August 2006 News

Jamaat ud Dawa passed quake donations to Kashmir ultras

14 August 2006
The Daily Excelsior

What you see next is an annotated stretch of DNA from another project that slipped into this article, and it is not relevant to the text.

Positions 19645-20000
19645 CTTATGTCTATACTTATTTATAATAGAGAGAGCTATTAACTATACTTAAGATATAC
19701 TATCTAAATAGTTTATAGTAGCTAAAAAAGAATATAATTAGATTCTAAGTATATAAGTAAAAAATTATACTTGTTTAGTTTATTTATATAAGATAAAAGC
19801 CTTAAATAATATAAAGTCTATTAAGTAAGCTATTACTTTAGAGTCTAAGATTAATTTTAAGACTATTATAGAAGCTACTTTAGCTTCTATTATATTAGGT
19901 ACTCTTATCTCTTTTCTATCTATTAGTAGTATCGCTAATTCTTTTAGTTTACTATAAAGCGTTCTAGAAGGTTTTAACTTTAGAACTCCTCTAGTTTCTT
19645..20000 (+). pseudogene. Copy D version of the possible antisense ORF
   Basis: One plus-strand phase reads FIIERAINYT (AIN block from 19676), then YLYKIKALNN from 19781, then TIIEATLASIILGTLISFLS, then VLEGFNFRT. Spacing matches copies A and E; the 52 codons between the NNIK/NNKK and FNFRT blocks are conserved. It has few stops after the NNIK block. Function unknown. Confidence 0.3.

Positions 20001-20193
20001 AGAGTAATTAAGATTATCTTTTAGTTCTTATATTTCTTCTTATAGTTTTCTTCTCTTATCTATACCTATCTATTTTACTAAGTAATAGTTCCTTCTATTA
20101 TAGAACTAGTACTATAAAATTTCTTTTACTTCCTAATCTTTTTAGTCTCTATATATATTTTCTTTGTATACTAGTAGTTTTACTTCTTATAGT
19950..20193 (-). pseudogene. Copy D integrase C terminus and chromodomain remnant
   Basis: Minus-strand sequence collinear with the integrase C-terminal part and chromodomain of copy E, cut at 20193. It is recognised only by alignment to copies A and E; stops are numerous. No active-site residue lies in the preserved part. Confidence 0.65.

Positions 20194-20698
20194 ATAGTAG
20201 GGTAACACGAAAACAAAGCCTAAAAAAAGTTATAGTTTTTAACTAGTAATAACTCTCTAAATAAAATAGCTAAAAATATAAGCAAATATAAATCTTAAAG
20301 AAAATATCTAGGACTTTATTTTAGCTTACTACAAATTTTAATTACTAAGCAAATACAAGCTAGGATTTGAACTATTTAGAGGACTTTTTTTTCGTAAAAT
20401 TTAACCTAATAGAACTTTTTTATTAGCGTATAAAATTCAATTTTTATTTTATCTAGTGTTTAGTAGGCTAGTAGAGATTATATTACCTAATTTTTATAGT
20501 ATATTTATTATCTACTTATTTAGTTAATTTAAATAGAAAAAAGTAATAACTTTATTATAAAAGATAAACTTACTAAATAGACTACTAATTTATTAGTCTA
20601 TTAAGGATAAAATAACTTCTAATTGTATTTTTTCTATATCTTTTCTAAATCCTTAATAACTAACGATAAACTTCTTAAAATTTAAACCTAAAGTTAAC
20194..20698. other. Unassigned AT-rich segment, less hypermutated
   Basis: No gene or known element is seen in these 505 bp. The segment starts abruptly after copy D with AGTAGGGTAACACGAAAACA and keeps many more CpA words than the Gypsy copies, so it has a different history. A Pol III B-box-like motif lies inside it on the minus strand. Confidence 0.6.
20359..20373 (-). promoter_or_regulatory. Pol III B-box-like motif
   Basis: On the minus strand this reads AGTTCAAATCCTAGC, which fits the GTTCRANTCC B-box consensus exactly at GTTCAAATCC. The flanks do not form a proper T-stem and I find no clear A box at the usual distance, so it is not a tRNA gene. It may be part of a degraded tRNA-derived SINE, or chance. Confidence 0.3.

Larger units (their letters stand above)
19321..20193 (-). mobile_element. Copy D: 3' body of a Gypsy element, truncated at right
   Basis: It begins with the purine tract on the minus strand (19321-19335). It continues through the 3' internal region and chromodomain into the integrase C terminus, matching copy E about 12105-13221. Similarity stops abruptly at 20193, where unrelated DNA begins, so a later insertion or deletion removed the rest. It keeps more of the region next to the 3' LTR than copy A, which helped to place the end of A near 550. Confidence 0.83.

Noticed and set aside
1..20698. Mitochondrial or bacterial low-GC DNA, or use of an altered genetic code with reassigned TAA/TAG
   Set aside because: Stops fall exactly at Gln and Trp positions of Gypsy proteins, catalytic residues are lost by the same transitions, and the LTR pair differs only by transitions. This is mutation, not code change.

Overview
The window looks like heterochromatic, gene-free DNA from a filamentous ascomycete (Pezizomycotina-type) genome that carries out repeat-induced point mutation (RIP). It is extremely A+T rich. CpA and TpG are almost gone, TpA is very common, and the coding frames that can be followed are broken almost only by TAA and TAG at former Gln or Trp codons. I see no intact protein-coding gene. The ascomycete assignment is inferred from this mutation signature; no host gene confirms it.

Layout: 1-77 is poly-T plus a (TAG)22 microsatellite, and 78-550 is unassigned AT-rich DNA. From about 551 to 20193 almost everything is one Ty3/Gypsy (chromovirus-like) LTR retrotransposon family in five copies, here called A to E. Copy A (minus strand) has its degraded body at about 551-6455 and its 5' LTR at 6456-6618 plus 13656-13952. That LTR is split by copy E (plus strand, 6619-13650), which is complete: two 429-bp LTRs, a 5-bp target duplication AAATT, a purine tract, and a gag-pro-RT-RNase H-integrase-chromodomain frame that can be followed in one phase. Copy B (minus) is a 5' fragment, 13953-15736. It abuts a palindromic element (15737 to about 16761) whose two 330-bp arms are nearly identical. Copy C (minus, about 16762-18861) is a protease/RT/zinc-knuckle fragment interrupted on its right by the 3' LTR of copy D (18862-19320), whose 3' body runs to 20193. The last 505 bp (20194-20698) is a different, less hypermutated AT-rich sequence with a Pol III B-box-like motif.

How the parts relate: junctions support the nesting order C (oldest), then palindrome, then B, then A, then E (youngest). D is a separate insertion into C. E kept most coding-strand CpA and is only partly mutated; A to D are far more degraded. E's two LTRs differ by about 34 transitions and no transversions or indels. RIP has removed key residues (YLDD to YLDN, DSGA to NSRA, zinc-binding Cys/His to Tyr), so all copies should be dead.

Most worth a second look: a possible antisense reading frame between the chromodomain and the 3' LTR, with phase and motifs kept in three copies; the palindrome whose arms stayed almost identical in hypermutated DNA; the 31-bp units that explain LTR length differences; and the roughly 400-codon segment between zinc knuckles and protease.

New York: Pakistani charity and front for a Kashmiri militant outfit, Jamaat ud Dawa is believed to have sent some of the money raised in British mosques for PoK quake victims to support militant activities in Jammu and Kashmir, investigators here said. British and Pakistani investigators are also trying to determine whether those suspected of plotting to blow up US-bound planes may have received money raised for quake relief by Jamaat ud Dawa, the front for Lashkar-e- Toiba, the New York Times reported. Jamaat ud Dawa, which is active in the mosques of Britain's largest cities, had played a significant role in carrying out relief efforts after last October's earthquake in PoK. According to a former British security official familiar with the investigation, the Times said, some of the money raised in British mosques also went to the group's militant activities in Jammu and Kashmir. Some of those arrested might also have visited Kashmir to help the militants there. It is one of the most militant of the groups battling Indian forces in Jammu and Kashmir, the paper said. The investigators are looking into the possibility that the group passed the earthquake donations raised in British mosques to the plotters, the paper said quoting two people familiar with the investigation. One former Pakistani official close to the intelligence officials there said Jamaat ud Dawa provided the money that was to be used to buy plane tickets for the suspects to conduct a practice run as well as the attacks themselves. The money is believed to have come directly from the group's network in Britain and was not sent from Pakistan. 'The Pakistanis have been asked by the British to examine the links between Jamaat ud Dawa and the suspects in the airplane attack,' the former Pakistani official told the paper. After the earthquake, which killed some 73,000 people, Jamaat ud Dawa raised funds in British Pakistani areas in London, Birmingham and Manchester. The group also urged British people of Pakistani origin to go to the region to help in the relief efforts, and hundreds did. Several of the 23 suspects still in custody after the arrests by British police on Thursday most of them Britons of Pakistani descent traveled to Pakistan last year, ostensibly to Help with earthquake relief efforts, Nasir Ahmed, a leader among Britain's Pakistanis and a member of the House of Lords, told the paper. Ahmed said he was not sure how many of the suspects rounded up last week had gone to Kashmir to help, but among those who had gone were the suspects arrested in High Wycombe, west of London. He said it was possible that those who went came into contact with the militant Islamic organizations that were doing the relief work in PoK. Jamaat ud Dawa was welcomed by people in the area for stepping in where the Pakistani Government had failed. 'In the first few days, it was only religious organizations, the militant organizations, that were prepared to dig out people and provide relief supplies,' Ahmed said. 'It is possible that young people, many people, who have gone from UK, may have fallen into hands of organizations like Jamaat Ud Dawa.'


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